The News: Cisco and Verizon collaborated on a proof of concept (PoC) demo in Las Vegas, showing that cellular and mobile edge compute (MEC) technology can enable autonomous driving solutions without the use of costly physical Roadside Units to extend radio signals. Read the Cisco Press Release here.
Cisco and Verizon C-V2X Test Boosts Autonomous Driving Use Case
Analyst Take: Cisco and Verizon’s recent joint autonomous driving PoC suggest a simpler and more efficient route to powering applications such as autonomous/unmanned last-mile delivery bots and robotaxis in cities like Las Vegas, where public MEC technologies exist. As such, cities and roadway operators could create safer roads with cellular vehicle-to-everything (C-V2X) applications including pedestrian protection, emergency and transit vehicle pre-emption, on/off-ramp protection (e.g., when a loaded truck needs autonomous guidance to merge or brake safely), and potential other scenarios that involve vehicles approaching intersections with traffic signals.
I see MEC playing a critical role in providing the execution resources (i.e., storage and compute) for autonomous driving applications which requires networking close to the end users, including within operator networks. In this case, Verizon is managing and hosting the autonomous driving application using a distributed cloud to enable the execution environment for C-V2X (LTE-CV2X) capabilities over multiple sites, aligned with connectivity managed as a unified solution.
Emerging C-V2X technology is defined by mobile industry 3GPP Releases 14/15 using cellular modem technology. Qualcomm, for instance, is a strong advocate of C-V2X technology due in good part to its 3GPP standards backing, easing ecosystem transitions from WiFi-based 802.11p Dedicated Short-Range Communications (DSRC) technology. Over the past few years, only DSRC was available for V2X applications, going into production first in Japan during 2015 and across the U.S. in 2017 for selected vehicle makes. In 2019, Volkswagen rolled out its DRSC-enabled Golf 8, ushering in Europe’s first mass vehicle with V2X capabilities.
3GPP Release 16 (R16) uses 5G new radio technology and is designed to leverage unlicensed spectrum. I anticipate that 5G-enabled C-V2X can broaden ecosystem support and ease interworking of R16 devices with R14-based LTE-CV2X devices since they will need to support LTE R14 radios to assure backward compatibility. Through 5G standalone (SA) networks, I see operators attaining the 5G Core (5GC) programmability and network slicing capabilities needed to advance C-V2X autonomous driving services.
From my view, it is encouraging that the Cisco and Verizon test proved that Verizon’s LTE network and public 5G Edge with AWS Wavelength, delivers standards-based C-V2X interworking, including especially latency thresholds, through Cisco Catalyst IR1101 routers across connected infrastructure. I expect the new C-V2X capabilities will prove well-suited for autonomous driving use cases encompassing robotaxis, last-mile delivery bots, on/off ramp safety, as well as a variety of short-range vehicle fleet applications.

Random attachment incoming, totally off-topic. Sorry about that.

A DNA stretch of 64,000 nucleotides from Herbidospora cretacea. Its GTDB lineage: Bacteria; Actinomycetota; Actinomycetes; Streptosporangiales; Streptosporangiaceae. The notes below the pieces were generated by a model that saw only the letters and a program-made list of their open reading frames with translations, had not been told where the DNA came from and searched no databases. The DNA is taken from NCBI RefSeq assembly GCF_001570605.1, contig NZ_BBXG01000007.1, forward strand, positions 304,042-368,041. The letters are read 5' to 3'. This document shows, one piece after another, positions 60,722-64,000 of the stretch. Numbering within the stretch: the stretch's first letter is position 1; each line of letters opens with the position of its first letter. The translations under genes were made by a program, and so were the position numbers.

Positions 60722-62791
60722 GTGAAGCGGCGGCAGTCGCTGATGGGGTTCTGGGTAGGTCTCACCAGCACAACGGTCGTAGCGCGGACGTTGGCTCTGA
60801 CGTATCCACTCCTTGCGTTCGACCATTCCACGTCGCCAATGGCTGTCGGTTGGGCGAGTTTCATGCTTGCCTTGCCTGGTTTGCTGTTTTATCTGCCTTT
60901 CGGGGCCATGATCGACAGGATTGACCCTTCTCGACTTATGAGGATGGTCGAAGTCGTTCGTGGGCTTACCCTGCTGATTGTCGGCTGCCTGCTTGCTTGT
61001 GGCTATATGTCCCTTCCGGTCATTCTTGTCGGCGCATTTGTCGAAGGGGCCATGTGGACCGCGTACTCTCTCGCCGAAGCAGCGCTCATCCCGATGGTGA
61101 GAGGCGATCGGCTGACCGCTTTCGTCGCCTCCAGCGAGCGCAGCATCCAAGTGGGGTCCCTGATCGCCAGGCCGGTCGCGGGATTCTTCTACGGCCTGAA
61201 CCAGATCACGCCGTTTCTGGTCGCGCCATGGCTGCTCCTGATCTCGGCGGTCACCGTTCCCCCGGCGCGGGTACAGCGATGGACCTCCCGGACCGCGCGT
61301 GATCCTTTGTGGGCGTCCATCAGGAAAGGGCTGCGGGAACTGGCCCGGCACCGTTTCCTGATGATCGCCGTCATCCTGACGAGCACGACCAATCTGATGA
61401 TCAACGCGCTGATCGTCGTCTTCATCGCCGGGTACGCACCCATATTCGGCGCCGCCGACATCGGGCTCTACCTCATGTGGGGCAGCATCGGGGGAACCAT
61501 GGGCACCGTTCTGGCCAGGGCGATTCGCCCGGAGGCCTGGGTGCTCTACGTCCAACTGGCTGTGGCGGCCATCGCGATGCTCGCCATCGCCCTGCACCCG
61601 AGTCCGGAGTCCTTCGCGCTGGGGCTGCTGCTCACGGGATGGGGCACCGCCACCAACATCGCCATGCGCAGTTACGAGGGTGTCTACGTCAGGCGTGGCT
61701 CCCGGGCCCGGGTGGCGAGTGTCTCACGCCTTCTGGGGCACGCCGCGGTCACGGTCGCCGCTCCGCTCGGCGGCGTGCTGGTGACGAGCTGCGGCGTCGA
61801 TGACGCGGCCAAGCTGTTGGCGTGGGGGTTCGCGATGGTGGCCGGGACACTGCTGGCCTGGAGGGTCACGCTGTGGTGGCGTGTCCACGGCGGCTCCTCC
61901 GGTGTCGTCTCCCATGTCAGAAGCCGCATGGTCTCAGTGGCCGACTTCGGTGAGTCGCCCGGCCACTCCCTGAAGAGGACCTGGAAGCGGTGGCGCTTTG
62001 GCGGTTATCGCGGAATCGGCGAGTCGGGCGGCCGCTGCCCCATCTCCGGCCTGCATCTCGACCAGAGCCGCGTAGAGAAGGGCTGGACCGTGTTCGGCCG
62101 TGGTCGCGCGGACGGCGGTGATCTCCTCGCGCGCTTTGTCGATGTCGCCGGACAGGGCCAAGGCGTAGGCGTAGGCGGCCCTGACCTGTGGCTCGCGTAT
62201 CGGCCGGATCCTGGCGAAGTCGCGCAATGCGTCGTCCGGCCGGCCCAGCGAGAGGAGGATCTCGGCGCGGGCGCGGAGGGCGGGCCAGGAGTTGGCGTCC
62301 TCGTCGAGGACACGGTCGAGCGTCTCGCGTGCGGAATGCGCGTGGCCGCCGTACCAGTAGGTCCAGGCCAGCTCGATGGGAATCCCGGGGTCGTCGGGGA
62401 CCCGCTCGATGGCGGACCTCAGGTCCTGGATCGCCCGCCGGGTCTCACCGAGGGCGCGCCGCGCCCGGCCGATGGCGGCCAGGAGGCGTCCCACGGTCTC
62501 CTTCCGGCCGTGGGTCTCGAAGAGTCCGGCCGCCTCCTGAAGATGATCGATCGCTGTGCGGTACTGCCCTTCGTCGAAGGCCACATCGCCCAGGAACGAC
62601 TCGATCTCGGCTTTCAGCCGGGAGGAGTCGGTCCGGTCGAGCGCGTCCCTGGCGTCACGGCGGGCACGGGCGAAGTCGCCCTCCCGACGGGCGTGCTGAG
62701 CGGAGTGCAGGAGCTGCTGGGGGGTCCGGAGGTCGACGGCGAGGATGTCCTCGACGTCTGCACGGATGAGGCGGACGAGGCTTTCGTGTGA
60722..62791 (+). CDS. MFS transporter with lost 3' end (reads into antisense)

Key Takeaways on Cisco Verizon C-V2X Autonomous Driving PoC
I believe the Cisco Verizon PoC suggests that the mobile ecosystem is getting closer to supporting a broader range of intelligent transportation system communications using LTE-CV2X communications capabilities in accord with security, management, and application (e.g., sensor inputs, traffic light signals) requirements. The tangible benefit of avoiding the use of expensive roadside radios to boost radio signals can further ease adoption and integration of 3GPP-enabled C-V2X technologies across the mobile and autonomous driving ecosystems.
Disclosure: Futurum Research is a research and advisory firm that engages or has engaged in research, analysis, and advisory services with many technology companies, including those mentioned in this article. The author does not hold any equity positions with any company mentioned in this article.
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Ron is an experienced research expert and analyst, with over 20 years of experience in the digital and IT transformation markets. He is a recognized authority at tracking the evolution of and identifying the key disruptive trends within the service enablement ecosystem, including software and services, infrastructure, 5G/IoT, AI/analytics, security, cloud computing, revenue management, and regulatory issues. Read Full Bio.